Choosing my top 5 films set in outer space was difficult. Especially knowing that hardcore sci-fi film fans will find it deplorable that I am omitting beloved classics such as; The Empire Strikes Back, The Wrath of Khan, Stanley Kubrick’s masterpiece 2001: A Space Odyssey and even Prometheus. However the films I’ve chosen are all set in outer space (and on other planets) and they show how completely different films which take place in space can all be equally superb to watch.
Originally made by the Russian auteur Andrei Tarkovsky, this 2002 remake was directed by Steven Soderbergh (Oceans 11, Out of Sight). George Clooney plays a psychologist called Chris Kelvin who is sent to a space station orbiting the planet Solaris. With nearly all of the crew dead or missing the mysterious events taking place seem to affect Kelvin as well. This psychological drama doesn’t contain intergalactic fight scenes and a good guy versus a bad guy; instead there are pensive moments and Kelvin dealing with loss, grief and his perception of reality. There is a certain amount of restraint and minimalism that Soderbergh uses throughout the film (muted and clean set pieces and minimal dialogue) that stay true to the original and make this a worthwhile film to watch.
Paul Verhoeven’s over the top vision of Philip K Dicks short story We Can Only Remember It for You Wholesale still remains a favourite for sci-fi lovers and Arnold Schwarzenegger fans. Set on Mars this film is full of the typical Arnie one liners and violence that make you squirm at times. Schwarzenegger plays Douglas Quaid a construction worker whose visit to a memory implant service goes pear; shaped and he has no idea whether his memories are real or implanted. Total Recall may not have the finesse of Solaris but that doesn’t make it less enjoyable.
Pitch Black was not only the film that introduced us to Vin Diesel but it was also proved that low budget science fiction films could be as gripping and entertaining as the big studio films. Vin Diesel stars as a mercenary called Riddick who is an anti-hero. As a convict on his way to prison, Riddick and a group of passengers find themselves stranded on a seemingly desolate planet after their ship crashes. Unfortunately the planet they are on is about to undergo a four week eclipse, which doesn‘t bode well for their chances of survival. With an interesting script and action packed scenes it is no surprise that this film became a cult classic.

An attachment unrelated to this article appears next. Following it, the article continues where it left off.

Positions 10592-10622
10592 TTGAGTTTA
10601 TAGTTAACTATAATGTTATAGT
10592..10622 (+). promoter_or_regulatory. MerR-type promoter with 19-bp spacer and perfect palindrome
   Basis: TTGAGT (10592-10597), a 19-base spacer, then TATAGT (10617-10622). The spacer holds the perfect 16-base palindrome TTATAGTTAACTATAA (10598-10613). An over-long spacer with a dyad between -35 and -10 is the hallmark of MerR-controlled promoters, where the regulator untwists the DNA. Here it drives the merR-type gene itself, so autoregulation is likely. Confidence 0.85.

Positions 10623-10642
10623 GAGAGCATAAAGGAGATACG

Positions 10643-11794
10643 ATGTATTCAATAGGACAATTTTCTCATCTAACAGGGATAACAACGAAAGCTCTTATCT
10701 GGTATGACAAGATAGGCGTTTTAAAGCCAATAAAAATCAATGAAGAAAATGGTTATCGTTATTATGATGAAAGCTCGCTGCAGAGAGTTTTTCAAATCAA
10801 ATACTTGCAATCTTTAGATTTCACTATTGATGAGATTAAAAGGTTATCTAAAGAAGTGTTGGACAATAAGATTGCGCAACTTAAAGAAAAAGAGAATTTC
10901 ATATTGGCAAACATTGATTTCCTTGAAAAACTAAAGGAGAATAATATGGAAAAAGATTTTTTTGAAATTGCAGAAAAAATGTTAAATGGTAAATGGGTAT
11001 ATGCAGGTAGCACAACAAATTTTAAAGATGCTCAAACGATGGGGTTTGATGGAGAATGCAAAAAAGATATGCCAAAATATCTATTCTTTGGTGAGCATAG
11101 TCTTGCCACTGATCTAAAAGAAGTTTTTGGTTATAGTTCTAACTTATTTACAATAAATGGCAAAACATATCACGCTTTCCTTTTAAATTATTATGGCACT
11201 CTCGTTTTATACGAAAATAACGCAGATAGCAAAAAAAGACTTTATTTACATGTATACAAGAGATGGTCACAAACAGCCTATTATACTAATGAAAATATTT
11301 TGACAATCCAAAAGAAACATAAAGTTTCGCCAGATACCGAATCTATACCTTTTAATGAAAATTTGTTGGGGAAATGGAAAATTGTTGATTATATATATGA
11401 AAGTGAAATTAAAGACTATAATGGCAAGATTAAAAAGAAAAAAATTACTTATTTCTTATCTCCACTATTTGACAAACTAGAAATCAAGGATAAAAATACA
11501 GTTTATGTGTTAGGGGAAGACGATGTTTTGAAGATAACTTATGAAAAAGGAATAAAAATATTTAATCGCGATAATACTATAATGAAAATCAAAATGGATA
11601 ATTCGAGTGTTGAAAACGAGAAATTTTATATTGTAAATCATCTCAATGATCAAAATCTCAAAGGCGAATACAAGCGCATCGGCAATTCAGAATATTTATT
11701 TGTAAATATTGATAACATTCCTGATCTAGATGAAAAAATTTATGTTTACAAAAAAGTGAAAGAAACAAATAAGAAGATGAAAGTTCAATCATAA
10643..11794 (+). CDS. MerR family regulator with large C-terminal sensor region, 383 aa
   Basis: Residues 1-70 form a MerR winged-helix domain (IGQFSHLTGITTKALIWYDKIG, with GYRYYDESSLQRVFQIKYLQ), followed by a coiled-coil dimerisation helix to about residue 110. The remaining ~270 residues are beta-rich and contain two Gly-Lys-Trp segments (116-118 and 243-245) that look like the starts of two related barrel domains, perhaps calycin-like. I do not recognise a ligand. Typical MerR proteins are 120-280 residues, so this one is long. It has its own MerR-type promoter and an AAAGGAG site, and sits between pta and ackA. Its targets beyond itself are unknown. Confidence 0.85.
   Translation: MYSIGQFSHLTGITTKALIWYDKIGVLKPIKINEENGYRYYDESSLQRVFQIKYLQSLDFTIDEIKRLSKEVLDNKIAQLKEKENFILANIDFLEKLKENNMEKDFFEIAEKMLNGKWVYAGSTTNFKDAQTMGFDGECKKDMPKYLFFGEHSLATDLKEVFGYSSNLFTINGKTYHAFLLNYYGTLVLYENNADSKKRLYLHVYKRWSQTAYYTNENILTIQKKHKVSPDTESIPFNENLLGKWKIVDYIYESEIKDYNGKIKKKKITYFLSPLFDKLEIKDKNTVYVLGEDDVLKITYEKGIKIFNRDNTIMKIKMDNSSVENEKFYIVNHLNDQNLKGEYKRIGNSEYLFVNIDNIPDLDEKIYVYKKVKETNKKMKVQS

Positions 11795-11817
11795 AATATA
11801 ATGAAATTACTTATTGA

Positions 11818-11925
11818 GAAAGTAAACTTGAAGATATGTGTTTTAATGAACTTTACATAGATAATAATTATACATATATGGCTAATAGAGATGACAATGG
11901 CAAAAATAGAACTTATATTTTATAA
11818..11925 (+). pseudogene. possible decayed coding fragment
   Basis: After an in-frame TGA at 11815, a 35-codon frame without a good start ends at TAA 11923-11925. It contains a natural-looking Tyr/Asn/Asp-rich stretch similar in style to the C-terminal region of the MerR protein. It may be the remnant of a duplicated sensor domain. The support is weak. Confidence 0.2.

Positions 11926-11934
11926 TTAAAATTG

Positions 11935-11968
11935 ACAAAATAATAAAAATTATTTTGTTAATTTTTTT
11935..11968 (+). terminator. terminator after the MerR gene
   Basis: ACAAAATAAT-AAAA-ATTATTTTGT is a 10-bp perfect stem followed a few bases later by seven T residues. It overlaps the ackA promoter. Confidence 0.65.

It was a toss-up between Ridley Scott’s atmospheric sci-fi horror and James Cameron’s action packed sequel. In this case I decided to go with the original film. We all know what Alien is about and how it set the benchmark for the science fiction genre, but the reason why Scott’s film is a classic is that it begins at a steady and calm pace which changes as you are introduced to this xenomorph that starts killing the crew members one by one. This film has a perfect balance of meditative scenes like 2001 or Solaris yet it is as scary as horror films like Halloween.
A team of the world’s elite in their specific fields are sent into space on a mission to re-ignite the dying sun. That is until they get side-tracked by the discovery of the spacecraft which failed to complete the same mission years earlier. There may be a few similarities to Alien throughout the film but this was a conscious decision Danny Boyle wanted to take when venturing into the sci-fi genre. While paying homage to Ridley Scott, Andrei Tarkovsky and Stanley Kubrick, Danny Boyle is able to create his own world of intense claustrophobia and fear. The drama surrounding doomed crew of the Icarus I and earth’s possible extinction make the similarities to other science fiction films irrelevant because it doesn’t stop Sunshine from being one of the best films set in space in a long time.